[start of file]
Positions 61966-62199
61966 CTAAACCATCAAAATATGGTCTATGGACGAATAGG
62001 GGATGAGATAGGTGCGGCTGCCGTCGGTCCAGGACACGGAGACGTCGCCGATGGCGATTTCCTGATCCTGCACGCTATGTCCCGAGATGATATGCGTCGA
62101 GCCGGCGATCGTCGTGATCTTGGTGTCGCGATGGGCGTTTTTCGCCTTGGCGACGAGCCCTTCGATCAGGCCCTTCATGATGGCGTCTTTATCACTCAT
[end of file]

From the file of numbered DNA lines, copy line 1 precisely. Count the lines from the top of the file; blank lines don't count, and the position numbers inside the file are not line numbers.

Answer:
Positions 61966-62199